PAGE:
CW1: Exulting in the Midst of Trials

Come, all ye heavy laden and exult in the Lord, the Redeemer;

Cast your burden upon Him who is mighty to save, and rejoice in His salvation;

Celebrate in the midst of your trials, for our God is a Refuge in storm!


All who are weary, sing praise – for in our weakness, Yahweh is strong;

And those who are brought low, rejoice – when we are made humble, God is glorified;

Ask the Lord for strength and be glad, for He is the Rock in whom we trust!


Rejoice, you who mourn, for Christ is your comfort;

Revel, you who are poor, for in Him you are rich;

Rest in the Lord, and glory, you who are tired, for He is your strength!


Exult, you who hunger and thirst for His righteousness;

Extol His name with joy, you who are persecuted for the sake of His name;

Enter into the joy of the Lord in the midst of trial; for He is worthy of all adoration.


Never cease to sing His praise;


Always delight in the love of the Lord.


King of kings is our God – rejoice!


In Him is rest, and peace, and joy – sing praise!


Nestle in the grace of the Lord with delight, for His love endures forever.

No one is able to pluck you from His hand – therefore, you weary ones, rejoice in your God.

Now and evermore, exult in your precious Redeemer!


In reading my Bible lately, I’ve noticed many passages that talk about having joy and exultation in the midst of trials (Habakkuk 3:17-19, for example).  Those passages are very convicting, because honestly — when I’m miserable, I don’t feel very joyful at all.  But they are encouraging words as well.  I can have joy, even when my world seems to crumble around me.  I can not only rejoice, I can exult in my precious Redeemer, by His grace.

~carreen a


8 thoughts on “CW1: Exulting in the Midst of Trials

  1. I love your topic, and you did a beautiful job with it! its very uplifting; with all the ways that it can go wrong it always comes out right for the Christian (:

  2. suggestion: in the beginning it seems like you meant to have three lines per letter, but at the end you deviate from that structure. sometimes that can be confusing to the reader, so you could try revising it so it seems more uniform, unless you had a specific reason not to.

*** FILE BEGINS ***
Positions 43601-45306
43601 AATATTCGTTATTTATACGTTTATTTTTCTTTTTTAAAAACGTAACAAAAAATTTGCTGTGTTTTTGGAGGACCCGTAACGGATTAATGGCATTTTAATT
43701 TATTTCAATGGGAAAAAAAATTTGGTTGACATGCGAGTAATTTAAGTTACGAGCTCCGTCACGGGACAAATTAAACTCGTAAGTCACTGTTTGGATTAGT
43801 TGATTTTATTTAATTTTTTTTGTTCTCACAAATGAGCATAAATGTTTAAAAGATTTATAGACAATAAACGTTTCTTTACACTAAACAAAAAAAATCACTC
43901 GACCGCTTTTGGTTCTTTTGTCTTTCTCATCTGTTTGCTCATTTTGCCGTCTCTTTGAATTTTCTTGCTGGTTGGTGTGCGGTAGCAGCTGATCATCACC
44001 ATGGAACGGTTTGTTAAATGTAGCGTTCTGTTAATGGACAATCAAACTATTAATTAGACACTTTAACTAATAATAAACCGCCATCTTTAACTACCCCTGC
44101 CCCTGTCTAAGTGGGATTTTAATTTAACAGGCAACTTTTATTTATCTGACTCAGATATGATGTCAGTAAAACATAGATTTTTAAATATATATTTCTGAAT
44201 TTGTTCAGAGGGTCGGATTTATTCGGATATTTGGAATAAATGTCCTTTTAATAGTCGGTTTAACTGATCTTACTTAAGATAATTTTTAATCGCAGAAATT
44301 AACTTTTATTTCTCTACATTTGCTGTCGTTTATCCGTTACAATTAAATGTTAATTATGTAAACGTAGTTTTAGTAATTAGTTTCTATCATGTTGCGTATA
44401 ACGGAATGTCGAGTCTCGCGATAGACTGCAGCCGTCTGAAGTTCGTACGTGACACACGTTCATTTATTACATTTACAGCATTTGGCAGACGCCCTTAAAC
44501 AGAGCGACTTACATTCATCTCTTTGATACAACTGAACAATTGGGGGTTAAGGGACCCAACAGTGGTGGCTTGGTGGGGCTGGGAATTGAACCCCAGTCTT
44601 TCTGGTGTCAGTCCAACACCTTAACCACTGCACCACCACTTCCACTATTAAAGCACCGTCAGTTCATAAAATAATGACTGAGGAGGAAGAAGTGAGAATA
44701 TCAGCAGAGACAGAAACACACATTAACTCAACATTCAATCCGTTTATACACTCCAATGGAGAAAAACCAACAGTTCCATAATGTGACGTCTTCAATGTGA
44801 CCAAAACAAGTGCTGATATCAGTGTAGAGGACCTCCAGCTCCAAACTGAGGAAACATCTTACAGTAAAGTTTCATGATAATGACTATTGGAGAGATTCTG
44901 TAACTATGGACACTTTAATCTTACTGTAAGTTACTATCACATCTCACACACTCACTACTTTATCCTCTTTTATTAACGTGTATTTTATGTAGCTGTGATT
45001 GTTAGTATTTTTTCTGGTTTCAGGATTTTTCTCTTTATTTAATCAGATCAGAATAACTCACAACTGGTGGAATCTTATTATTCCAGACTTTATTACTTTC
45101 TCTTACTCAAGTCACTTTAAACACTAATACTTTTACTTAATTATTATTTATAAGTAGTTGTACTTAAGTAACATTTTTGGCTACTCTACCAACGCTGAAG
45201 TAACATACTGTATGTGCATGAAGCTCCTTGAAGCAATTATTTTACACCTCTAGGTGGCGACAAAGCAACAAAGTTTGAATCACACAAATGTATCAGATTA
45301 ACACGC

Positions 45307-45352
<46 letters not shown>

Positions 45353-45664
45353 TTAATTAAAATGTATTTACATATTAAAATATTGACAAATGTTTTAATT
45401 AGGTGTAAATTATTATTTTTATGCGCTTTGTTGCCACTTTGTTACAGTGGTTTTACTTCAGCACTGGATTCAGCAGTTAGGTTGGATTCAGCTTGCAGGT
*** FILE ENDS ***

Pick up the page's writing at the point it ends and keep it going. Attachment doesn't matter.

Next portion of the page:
1. Thanks for your praise and your suggestion, Lindsey. That was something I kind of struggled with also…I liked the idea of having the three-lines-per-letter at the beginning, and then breaking it up with some single lines that were simpler and more of a call to rejoice. However, I think it would have made the poem more cohesive if I had gone back to my three-line rule for that last N. Definitely something to ponder…thanks for the advice!

  3. msgainestps 9.29.09 — 9:30 pm

    Good job, Carreen. You have lots of lines of contrast throughout your poem. Was your theme something like praise? I’m trying to figure out your keyword. Suggestion: continue the three line per letter to be consistent. It seemed to end too quickly (and that’s a good sign if you leave your reader wanting more =). Feel free to edit later if you choose.

    1. My keyword was exult, though sometimes I think I let it spill over into the praise category. Thanks for your comments!

  4. I really like how the R and E lines all start with verbs. It really caught my attention in a commanding sort of way.

  5. Great job Carreen! You had a really moving piece. I found it incredibly encouraging. You did an amazing job with this.

  6. I absolutely love how you brought scripture into your acrostic! Lines such as, “Come, all ye heavy laden…” “…for He is the Rock in whom we trust!”, and many others. I also really enjoy how you took some of the Sermon on the Mount and incorporated that into your acrostic, whether intentional or not.

    It reminded me of a bridge in a song when you started using one line again instead of three and then switched back again. The starting and stopping added nice effect!

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